The Cleansing

Poisoned Legacy

Written by: AB on 07/10/2009 19:05:42

OK, back log clearing time. Without having all too big an idea of just how many old albums I have promised PP to review, I am just going to do the easy thing and take the one on top of the pile. This turns out to be The Cleansing, a rather young Danish death metal band. Though The Cleansing is a new act in the Danish metal scene (they formed in 2007), the members are far from new kids on the block, coming from such well known groups as Usupian, Panzerchrist, Iniquity, Exmortem and so on. Quite the experienced bunch! Though I, in general, am quite disillusioned by the contemporary Danish extreme metal scene, this obviously raises my hopes a fair bit, as these bands have produced some of the very best death metal our little neck of the woods has to offer.

It is soon clear, though, that while this is very well played death metal, The Cleansing's "Poisoned Legacy" doesn't compare to a new classic like "Funeral Phantoms" (Exmortem) or Iniquity's old masterpiece, "Serenadium". While competent and technically well done, this album won't blow anybody away anytime soon. The Cleansing plays an "American" breed of death metal, pretty traditional, but modern-sounding at the same time. The entire album is packed full of melodic leads and solos, both showcasing the impressive handiwork of guitarists Lynge and Hasseriis, as well as providing some much needed counterbalance to the brutally blasting drums. This is by no means a neo-thrash/death-melodeath album, though, but rather a traditional death metal release with great focus on melodies. Said melodies work best, I find, when The Cleansing slows down a little and lets the axes do the talking instead of the growls and drums.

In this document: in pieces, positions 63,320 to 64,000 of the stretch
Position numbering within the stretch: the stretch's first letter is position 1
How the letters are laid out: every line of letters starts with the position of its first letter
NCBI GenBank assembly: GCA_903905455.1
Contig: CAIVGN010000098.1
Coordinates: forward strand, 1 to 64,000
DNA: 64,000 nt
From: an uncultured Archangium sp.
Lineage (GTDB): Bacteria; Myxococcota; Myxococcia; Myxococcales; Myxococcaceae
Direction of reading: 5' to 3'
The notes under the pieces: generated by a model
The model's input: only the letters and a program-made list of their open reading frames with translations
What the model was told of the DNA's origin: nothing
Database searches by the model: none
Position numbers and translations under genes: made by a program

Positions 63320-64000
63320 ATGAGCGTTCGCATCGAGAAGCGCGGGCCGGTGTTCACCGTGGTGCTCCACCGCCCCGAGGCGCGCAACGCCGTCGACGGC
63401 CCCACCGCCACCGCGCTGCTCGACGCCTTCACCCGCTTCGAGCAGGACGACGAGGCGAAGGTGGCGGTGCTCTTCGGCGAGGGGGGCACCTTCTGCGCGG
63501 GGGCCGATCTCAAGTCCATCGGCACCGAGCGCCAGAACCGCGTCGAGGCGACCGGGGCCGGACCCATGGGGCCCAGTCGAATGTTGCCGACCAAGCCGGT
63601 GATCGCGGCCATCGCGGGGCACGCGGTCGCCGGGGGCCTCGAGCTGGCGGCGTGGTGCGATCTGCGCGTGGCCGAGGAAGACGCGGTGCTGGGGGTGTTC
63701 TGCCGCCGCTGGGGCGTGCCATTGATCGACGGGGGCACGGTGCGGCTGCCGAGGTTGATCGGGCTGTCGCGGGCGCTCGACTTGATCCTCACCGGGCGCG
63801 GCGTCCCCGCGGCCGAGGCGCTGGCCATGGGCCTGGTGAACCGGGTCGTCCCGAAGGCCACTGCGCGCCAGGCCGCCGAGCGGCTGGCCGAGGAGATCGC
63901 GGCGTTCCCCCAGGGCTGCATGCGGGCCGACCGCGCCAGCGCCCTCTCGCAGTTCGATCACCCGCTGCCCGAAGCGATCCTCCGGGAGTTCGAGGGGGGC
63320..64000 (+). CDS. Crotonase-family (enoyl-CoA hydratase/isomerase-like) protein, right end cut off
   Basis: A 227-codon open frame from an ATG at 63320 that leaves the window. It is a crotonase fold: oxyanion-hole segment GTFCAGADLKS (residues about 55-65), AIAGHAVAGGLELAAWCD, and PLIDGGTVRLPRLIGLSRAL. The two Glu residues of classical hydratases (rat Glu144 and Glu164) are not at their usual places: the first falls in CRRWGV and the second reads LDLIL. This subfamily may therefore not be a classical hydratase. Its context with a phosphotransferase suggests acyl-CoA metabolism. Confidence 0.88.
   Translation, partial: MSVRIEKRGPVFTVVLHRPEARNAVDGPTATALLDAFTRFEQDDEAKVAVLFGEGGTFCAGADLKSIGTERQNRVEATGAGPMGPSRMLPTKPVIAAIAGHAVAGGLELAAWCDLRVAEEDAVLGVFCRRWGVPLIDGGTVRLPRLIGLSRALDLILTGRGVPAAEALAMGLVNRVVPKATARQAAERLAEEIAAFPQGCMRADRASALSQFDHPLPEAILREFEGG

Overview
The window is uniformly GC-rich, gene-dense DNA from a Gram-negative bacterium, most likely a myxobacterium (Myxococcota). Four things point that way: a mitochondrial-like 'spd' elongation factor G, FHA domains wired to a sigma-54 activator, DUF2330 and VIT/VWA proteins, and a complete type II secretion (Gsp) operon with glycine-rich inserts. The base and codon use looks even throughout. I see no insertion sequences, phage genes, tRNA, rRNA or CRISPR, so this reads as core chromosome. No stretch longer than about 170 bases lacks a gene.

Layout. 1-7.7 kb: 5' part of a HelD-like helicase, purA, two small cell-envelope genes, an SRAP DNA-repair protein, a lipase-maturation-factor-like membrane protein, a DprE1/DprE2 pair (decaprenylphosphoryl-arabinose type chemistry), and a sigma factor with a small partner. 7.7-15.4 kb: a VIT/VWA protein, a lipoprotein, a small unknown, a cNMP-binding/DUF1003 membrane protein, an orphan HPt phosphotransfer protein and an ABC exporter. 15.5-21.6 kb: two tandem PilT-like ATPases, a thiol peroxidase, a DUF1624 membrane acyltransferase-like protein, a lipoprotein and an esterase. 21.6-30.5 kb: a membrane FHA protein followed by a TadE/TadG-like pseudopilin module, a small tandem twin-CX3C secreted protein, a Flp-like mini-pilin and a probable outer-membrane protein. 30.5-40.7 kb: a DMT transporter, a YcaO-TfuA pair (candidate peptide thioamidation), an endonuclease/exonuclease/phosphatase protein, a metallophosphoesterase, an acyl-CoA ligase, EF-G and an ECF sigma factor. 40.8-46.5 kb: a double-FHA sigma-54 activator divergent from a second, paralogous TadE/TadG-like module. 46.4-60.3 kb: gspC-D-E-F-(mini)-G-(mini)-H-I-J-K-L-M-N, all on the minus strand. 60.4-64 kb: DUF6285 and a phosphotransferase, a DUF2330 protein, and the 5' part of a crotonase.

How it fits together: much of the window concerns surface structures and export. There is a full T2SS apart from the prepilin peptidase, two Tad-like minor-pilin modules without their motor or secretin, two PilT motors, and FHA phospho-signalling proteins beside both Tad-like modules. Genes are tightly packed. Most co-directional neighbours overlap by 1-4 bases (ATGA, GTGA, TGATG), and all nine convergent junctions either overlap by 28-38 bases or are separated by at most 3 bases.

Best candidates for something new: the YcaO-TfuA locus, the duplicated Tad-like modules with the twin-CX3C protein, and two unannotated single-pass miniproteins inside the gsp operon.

However, solid, indeed, good instrumentation does not necessarily make a good record. Granted, the album has grown quite a bit on me on my numerous repeated listens, but the song writing throughout "Poisoned Legacy" is not strong enough to keep me really interested. Except for the slow, crushing "The Domino of Phantom Effects", the songs all blur together in a mishmash of guitar solos, mid-to-fast-tempo run of the mill death metal and blast beats. This lack of progression on "Poisoned Legacy" is the biggest drawback of the record, as the boys obviously know how to handle themselves with their instruments, so with some thought invested in composition and songwriting, I'm sure they'll be able to do a much better effort. Next time.

Download: The Domino of Phantom Effects, Ghost Lights
For the fans of: Lay Down Rotten, Usupian

Release date: 09.06.2009
Deepsend Records

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